Annual congress: The PS aims to become the biggest party in Finland with anti-EU and anti-immigration platform

by , under Enrique

The first day of Perussuomalaiset (PS) annual congress in Joensuu (July 29-30) did not produce any surprises but reinforced the party’s anti-immigration, and especially its anti-Islam and anti-cultural diversity stand. The party leadership, starting from Timo Soini to its new secretary, Riikka Slunga-Putsalo, confirm this. 

Soini, who was reelected chairman of the party by a landslide, announced that he would not run for EuroMP in 2014.

“There are two reasons for this: I can’t afford to and I do not want to,” Soini was quoted as saying on YLE in English.

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See original story here.

The new vice president of the PS is Jussi Niinistö, a member of the far right Suomalaisuuden liitto that campaigns against mandatory Swedish at school. Hanna Mäntylä and Juho Eerola were elected second and third vice president, respectively.

Niinstö’s political colors became evident in September 2011, when he stated in parliament Nazi playwright Hans Johst’s Schlageter, “Wenn ich Kultur höre … entsichere ich meinen Browning” (“Whenever I hear of culture… I release the safety-catch of my Browning”).

Niinistö replaced the word culture with parliamentarism when he mentioned Schlageter’s quote.

Eerola, who got elected to parliament thanks to his anti-immigration views and ties to far right associations like Suomen Sisu, which is no longer a member, doesn’t have the stomach to accept cultural diversity. One of his most infamous quotes is: “I am attracted to fascism and especially the economic policies of Benito Mussolini.”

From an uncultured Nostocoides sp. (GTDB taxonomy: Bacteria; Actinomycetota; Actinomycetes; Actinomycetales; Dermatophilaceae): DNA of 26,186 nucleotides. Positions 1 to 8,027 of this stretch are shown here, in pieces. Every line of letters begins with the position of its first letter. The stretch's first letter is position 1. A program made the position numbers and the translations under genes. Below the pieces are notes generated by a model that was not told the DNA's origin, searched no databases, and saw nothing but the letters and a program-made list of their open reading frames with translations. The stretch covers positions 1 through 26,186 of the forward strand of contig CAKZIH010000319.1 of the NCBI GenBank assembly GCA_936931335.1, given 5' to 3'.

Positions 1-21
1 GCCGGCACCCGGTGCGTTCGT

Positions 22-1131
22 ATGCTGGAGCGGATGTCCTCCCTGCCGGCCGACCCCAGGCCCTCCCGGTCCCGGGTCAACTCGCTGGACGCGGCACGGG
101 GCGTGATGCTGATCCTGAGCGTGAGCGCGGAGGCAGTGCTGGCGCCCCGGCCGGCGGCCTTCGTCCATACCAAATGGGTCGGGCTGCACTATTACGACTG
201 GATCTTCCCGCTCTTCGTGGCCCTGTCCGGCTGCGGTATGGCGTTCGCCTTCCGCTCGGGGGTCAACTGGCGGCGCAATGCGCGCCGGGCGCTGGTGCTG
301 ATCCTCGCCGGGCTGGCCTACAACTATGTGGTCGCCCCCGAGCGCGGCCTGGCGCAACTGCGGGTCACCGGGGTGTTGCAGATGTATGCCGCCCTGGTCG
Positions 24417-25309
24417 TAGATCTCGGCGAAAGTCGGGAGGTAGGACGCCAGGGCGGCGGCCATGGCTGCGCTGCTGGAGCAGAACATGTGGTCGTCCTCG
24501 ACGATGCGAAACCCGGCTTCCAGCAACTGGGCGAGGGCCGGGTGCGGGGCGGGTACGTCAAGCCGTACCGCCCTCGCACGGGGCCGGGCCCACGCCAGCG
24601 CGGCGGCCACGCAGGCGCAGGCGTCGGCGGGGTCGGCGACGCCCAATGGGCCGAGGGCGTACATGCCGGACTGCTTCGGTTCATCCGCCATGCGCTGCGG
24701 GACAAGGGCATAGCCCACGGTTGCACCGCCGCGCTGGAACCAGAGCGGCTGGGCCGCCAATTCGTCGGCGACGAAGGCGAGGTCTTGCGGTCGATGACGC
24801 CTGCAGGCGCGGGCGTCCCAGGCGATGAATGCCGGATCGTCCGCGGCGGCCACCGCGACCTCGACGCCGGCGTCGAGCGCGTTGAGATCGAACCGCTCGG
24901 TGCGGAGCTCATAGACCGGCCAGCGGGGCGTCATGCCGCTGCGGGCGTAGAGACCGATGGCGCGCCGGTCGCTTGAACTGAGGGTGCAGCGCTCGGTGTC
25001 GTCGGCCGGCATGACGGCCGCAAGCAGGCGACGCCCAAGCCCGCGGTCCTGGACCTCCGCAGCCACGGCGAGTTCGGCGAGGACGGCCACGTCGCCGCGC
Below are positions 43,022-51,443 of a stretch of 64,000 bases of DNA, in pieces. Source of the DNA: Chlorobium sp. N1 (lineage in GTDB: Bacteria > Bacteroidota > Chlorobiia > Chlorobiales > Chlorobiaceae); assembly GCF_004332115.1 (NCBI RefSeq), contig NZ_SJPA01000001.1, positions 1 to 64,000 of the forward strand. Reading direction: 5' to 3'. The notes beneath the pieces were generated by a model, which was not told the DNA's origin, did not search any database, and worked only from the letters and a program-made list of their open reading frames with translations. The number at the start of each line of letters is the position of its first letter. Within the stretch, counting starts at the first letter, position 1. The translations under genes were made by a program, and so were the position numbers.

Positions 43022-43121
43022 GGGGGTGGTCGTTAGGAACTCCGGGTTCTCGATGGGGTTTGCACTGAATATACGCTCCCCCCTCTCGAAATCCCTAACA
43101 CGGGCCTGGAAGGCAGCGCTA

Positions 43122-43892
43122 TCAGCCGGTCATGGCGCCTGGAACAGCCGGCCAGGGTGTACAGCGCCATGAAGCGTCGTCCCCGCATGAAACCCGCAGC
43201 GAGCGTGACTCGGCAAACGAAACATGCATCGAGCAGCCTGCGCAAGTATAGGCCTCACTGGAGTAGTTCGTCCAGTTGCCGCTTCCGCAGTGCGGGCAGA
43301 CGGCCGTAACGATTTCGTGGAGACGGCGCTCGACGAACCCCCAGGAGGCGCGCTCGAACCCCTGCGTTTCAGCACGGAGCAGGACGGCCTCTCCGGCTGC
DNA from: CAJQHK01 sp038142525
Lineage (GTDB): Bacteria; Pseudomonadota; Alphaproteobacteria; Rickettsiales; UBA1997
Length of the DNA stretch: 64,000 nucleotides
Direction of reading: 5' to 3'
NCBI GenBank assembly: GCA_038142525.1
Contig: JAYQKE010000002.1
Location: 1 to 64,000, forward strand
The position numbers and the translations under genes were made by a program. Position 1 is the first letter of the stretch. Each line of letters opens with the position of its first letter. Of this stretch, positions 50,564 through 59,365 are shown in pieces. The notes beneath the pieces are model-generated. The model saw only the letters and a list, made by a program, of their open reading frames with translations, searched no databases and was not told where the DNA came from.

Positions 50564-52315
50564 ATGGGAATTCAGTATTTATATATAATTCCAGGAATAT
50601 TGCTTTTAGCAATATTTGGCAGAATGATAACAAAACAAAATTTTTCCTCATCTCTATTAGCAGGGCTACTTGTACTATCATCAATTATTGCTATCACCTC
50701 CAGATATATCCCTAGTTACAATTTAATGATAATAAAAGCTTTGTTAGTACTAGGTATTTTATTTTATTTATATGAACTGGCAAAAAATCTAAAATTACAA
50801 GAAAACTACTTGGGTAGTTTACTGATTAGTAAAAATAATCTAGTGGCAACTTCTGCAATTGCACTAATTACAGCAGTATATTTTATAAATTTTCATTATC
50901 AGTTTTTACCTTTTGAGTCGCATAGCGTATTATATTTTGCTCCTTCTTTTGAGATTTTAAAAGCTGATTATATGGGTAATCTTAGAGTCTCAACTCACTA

Eerola was party second vice president in 2012-13.

Mäntylä is no friend of immigrants and visible minorities. She has supported a number of PS draft laws that see “multiculturalism” as a threat or that would ban the burqa and nijab in Finland.

Slunga-Putsalo was one of the 12 members that drafted and signed the anti-immigration Nuiva Manifesto, which aims to undermine immigrant and visible minority rights in Finland.

The type of immigration policy supported by Slunga-Putsalo would limit social aid for a year to all new immigrants that move to the country.

Another aim of the Nuiva Manifesto is to halt immigrants that would have a “negative” impact on society. It supports, however, immigrants whose impact would be “neutral or positive.”

While Slunga-Putsalo and Eerola, who signed the Nuiva Manifesto as well, won’t tell you what groups would be “negative” to Finland, it’s easy to understand that they mean Muslims, Africans and other visible immigrants from outside the EU.

Another example of the PS’ democratic credentials was inviting EuroMP Morten Messerschmidt of the far right Danish People’s Party to Joensuu to greet the PS delegates.

In 2007, he was charged with singing Nazi marching songs and giving the Hitler salute in a bar in Tivoli, the major tourist attraction in central Copenhagen.

Messerschmidt was cleared of such charges in 2009 by a court, which forced the daily BT to compensate him for libel. Together with two other DPP members in 2001, however, Messerschmidt was sentenced for 14 days  for ethnic agitation. A DPP ad in Studiomagazinet claimed that Denmark would face  mass rapes, violence, insecurity, forced marriages, women would be oppressed, and  gang crime if the country became a multiethnic society.

 

 

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